In EyeWire, players are challenged to map branches of a neuron from one side of a cube to the other in a 3D puzzle. Players scroll through the cube and reconstruct neurons with the help of an artificial intelligence algorithm developed at Seung Lab in Princeton University. EyeWire gameplay advances neuroscience by helping researchers discover how neurons connect to process visual information. The game is played by over 200,000 people from 145 countries.
Can You Diagnose Dementia from a Gaming App? By Bahar Gholipour on November 18, 2016 SAN DIEGO—You are guiding a ship through rough waters. On your way you may encounter magical creatures. You can snap […]
Abstract: In this paper we investigate the implications of providing a real-time messaging interface in a Web-based citizen science game. Our study draws on data from two weeks of chat messages and survey responses collected […]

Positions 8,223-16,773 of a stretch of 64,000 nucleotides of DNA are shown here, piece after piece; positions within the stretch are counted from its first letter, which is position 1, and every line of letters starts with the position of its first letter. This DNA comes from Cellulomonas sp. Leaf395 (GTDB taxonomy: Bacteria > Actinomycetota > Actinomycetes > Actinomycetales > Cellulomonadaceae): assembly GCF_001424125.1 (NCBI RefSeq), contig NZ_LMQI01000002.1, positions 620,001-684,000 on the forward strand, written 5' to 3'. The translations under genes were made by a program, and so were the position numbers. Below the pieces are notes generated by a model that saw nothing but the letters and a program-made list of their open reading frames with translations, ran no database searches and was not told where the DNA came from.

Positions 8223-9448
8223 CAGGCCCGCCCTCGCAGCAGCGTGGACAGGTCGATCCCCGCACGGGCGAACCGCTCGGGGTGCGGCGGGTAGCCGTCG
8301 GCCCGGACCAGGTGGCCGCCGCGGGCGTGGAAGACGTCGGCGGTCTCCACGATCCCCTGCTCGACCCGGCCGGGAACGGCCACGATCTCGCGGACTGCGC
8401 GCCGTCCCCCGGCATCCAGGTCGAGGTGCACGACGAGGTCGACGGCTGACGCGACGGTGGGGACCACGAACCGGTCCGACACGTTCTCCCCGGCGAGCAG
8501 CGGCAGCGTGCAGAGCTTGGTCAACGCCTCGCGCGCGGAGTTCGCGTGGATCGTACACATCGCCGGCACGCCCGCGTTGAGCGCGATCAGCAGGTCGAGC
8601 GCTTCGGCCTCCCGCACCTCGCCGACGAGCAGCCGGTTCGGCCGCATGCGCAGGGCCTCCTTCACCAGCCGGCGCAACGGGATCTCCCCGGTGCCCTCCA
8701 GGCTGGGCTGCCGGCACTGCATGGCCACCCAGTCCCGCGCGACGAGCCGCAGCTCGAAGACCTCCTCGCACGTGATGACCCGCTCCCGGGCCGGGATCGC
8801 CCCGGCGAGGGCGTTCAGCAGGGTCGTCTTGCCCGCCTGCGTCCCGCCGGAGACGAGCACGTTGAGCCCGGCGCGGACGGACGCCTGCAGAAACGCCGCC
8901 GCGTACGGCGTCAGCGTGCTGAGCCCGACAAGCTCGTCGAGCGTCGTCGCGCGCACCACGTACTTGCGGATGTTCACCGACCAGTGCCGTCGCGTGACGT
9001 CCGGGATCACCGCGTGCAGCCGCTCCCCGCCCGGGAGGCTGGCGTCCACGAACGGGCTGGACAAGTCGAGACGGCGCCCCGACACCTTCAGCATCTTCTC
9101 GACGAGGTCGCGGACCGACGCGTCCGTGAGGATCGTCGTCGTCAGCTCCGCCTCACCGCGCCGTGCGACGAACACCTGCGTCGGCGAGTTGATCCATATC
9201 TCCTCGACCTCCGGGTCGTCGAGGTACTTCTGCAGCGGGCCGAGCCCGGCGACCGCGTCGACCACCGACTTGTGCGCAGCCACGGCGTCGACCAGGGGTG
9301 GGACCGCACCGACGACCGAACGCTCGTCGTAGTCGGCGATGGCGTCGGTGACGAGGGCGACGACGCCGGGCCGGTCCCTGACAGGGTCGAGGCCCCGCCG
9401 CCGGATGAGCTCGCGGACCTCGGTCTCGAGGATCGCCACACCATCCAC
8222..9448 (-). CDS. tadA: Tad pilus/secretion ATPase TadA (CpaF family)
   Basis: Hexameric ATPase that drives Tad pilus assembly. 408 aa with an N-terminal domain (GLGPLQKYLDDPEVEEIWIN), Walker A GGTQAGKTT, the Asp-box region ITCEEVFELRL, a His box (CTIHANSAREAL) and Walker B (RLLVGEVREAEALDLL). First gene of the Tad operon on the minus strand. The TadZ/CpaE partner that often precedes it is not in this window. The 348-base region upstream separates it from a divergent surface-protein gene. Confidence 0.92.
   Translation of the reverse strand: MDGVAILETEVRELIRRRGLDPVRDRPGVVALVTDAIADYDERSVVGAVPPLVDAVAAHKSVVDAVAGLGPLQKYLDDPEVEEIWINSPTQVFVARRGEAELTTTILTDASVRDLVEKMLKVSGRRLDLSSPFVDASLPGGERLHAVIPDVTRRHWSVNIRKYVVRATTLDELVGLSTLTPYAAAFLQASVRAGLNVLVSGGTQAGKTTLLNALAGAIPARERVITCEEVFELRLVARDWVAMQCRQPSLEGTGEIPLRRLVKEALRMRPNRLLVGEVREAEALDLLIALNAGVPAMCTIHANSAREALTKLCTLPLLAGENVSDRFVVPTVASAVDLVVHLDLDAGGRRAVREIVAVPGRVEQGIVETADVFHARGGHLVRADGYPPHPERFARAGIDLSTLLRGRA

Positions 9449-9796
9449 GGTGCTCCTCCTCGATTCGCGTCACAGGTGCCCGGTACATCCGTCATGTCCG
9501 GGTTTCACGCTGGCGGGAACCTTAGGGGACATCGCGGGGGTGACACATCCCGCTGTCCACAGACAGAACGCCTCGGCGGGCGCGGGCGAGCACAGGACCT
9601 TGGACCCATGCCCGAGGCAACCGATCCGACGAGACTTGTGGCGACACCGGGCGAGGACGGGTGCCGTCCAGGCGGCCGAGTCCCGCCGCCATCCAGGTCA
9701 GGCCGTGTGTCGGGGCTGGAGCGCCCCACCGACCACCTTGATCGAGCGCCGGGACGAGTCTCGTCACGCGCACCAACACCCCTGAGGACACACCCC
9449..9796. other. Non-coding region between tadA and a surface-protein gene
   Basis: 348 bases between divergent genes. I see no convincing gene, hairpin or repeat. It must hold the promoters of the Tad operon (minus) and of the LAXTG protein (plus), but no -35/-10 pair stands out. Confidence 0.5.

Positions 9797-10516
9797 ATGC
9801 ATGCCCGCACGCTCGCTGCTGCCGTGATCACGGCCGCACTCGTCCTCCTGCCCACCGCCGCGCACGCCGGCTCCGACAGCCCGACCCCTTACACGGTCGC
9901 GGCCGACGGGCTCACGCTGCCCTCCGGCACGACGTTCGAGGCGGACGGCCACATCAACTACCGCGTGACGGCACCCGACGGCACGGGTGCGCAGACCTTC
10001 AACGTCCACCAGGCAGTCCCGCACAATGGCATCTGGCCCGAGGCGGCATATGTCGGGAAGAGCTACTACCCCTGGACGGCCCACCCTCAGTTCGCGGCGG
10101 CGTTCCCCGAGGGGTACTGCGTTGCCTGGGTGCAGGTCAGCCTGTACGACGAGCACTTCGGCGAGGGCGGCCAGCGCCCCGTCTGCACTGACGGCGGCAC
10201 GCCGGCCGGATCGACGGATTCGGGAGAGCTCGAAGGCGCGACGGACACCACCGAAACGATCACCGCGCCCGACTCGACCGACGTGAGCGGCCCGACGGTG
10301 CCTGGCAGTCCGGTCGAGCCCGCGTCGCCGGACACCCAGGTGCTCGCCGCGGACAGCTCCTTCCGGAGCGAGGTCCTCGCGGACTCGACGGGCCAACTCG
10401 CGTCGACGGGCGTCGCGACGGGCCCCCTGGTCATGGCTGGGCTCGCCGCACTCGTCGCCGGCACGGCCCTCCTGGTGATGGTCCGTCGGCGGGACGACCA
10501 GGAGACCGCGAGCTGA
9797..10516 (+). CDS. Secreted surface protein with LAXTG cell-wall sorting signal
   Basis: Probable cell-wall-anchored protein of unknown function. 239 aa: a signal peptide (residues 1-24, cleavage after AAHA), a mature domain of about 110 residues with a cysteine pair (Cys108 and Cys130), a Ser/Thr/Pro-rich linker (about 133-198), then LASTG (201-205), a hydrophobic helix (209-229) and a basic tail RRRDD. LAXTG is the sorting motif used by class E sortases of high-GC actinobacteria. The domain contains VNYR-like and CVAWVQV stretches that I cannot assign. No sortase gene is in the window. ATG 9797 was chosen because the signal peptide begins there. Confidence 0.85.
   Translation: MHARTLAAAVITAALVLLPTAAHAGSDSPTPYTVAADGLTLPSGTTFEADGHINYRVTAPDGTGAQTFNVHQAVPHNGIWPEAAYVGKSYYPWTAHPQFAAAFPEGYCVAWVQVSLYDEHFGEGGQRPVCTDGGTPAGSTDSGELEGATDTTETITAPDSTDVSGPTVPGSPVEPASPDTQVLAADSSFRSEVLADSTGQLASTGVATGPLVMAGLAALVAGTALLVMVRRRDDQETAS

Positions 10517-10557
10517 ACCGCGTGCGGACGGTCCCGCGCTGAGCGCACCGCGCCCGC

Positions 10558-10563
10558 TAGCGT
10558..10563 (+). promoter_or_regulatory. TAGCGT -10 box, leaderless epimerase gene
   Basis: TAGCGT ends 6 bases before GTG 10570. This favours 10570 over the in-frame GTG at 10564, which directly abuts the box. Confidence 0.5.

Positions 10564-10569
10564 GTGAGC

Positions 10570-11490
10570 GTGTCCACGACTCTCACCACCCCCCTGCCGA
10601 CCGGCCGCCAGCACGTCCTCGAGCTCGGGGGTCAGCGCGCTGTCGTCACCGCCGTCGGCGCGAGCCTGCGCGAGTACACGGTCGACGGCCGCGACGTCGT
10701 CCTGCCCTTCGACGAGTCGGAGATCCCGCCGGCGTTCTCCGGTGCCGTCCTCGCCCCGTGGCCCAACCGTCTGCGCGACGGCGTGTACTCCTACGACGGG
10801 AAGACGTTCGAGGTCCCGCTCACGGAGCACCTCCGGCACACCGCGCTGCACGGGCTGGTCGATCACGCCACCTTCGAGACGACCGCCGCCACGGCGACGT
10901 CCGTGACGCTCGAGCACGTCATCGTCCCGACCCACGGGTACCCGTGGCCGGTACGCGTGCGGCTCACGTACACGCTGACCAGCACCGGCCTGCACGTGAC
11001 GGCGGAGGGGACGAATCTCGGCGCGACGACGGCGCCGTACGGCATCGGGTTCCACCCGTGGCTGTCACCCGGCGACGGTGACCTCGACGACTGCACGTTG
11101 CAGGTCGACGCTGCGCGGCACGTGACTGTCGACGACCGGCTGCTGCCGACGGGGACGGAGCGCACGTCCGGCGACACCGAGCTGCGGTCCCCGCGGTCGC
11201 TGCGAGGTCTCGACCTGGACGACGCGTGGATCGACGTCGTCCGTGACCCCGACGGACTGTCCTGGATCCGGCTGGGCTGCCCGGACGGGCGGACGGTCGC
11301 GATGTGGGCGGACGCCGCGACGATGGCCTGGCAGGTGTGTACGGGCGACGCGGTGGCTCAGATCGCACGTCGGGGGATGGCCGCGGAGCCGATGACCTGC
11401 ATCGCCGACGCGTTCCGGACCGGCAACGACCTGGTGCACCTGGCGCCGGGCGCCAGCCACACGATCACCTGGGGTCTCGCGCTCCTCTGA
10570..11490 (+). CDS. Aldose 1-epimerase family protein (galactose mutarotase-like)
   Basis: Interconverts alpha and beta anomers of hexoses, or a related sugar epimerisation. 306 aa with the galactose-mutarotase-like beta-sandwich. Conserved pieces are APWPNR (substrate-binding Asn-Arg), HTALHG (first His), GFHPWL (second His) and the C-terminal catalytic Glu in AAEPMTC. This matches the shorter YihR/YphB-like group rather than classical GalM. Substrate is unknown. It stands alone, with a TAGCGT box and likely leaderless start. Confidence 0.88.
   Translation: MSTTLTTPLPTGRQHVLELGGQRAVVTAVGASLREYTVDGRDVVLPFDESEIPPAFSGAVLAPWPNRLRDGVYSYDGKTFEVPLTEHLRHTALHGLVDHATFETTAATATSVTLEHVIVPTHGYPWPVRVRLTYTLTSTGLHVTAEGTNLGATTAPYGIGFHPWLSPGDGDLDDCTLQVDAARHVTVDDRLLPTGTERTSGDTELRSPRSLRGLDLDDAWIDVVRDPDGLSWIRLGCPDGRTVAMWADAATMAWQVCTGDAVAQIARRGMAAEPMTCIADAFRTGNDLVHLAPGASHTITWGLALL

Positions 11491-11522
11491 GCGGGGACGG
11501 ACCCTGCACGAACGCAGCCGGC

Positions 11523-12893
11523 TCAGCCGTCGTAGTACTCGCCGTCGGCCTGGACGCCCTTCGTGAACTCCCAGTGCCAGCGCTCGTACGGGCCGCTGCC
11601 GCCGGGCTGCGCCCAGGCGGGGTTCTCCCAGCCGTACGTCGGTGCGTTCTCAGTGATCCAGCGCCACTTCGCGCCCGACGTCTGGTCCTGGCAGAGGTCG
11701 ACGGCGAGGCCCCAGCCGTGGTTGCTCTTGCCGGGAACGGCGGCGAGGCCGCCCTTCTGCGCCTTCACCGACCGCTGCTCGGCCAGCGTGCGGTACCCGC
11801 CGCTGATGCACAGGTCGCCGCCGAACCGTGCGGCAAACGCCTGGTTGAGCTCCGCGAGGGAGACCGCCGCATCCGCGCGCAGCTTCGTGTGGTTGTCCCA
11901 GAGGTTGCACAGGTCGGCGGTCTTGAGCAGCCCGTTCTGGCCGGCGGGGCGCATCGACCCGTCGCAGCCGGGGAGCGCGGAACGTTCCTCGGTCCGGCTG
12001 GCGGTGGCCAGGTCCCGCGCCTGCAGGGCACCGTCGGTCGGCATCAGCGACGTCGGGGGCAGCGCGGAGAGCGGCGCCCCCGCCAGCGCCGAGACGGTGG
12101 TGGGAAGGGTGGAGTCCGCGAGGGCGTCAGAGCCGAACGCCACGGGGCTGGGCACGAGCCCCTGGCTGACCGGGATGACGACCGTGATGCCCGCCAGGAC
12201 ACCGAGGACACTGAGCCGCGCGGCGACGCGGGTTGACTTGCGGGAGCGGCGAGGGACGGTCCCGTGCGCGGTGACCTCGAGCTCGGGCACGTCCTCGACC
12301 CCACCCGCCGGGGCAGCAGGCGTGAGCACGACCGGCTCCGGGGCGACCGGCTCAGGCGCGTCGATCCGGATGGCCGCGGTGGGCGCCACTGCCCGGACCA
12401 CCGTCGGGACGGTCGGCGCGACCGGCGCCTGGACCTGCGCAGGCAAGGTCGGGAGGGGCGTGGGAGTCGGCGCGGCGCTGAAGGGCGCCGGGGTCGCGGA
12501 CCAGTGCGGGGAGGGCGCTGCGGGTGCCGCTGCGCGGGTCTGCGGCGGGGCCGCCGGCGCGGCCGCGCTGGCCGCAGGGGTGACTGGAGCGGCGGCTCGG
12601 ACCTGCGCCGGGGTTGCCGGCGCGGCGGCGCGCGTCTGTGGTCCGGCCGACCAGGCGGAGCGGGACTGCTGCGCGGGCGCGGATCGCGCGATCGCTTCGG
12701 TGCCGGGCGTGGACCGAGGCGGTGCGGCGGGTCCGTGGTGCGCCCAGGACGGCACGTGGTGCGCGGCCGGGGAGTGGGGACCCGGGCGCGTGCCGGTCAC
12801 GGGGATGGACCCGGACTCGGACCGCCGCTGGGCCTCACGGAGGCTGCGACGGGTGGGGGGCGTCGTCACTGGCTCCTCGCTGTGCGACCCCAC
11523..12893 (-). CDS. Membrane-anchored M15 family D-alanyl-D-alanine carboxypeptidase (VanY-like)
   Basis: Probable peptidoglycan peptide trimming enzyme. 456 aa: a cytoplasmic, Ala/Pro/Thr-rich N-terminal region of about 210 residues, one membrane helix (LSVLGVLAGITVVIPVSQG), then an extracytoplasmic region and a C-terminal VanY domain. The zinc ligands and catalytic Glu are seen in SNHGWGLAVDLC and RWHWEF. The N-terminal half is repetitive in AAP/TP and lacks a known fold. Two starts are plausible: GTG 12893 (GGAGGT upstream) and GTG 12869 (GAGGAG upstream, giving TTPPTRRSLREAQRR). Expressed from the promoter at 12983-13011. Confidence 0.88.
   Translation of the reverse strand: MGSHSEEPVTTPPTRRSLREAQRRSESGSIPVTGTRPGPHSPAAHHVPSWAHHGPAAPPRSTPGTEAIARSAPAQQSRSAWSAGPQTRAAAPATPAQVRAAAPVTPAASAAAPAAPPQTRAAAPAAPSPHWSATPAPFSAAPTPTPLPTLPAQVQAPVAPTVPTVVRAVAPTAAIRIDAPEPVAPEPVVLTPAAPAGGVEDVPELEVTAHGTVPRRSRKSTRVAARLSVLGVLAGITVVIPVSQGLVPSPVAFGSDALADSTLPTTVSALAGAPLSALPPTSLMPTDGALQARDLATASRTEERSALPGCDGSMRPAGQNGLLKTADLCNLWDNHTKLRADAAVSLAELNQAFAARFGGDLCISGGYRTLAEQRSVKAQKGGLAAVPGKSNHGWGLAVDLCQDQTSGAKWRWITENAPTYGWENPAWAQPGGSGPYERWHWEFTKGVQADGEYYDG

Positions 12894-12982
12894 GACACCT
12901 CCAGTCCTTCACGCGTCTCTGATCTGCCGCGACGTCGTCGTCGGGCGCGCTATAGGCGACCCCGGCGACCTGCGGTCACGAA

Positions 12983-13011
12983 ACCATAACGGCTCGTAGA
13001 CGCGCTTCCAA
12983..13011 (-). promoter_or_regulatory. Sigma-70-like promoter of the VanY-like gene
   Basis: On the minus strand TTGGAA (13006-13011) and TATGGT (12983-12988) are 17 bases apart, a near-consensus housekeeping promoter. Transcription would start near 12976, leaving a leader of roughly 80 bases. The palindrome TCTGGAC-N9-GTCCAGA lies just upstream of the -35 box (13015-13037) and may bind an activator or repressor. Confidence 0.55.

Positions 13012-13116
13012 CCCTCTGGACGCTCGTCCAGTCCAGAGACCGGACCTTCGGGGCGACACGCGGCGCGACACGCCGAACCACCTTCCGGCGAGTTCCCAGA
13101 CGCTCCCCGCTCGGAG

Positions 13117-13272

Global neuroscience projects are producing big data at an unprecedented rate that informatic and artificial intelligence (AI) analytics simply cannot handle. Online games, like Foldit, Eterna, and Eyewire and now a new neuroscience game, Mozak—are fueling a people-powered research science (PPRS) revolution, […]
From April 10th to April 15th, Citizen Science Games was hosting the @IamCitSci Twitter account. The whole week was dedicated to games and science. We storified the week in different episodes, in case you missed […]
What is a connectome, and why does it matter? Look inside the mind with Sebastian Seung in this Q&A, originally published in Time. Sebastian Seung is a multi-disciplinary expert whose research efforts have spanned the […]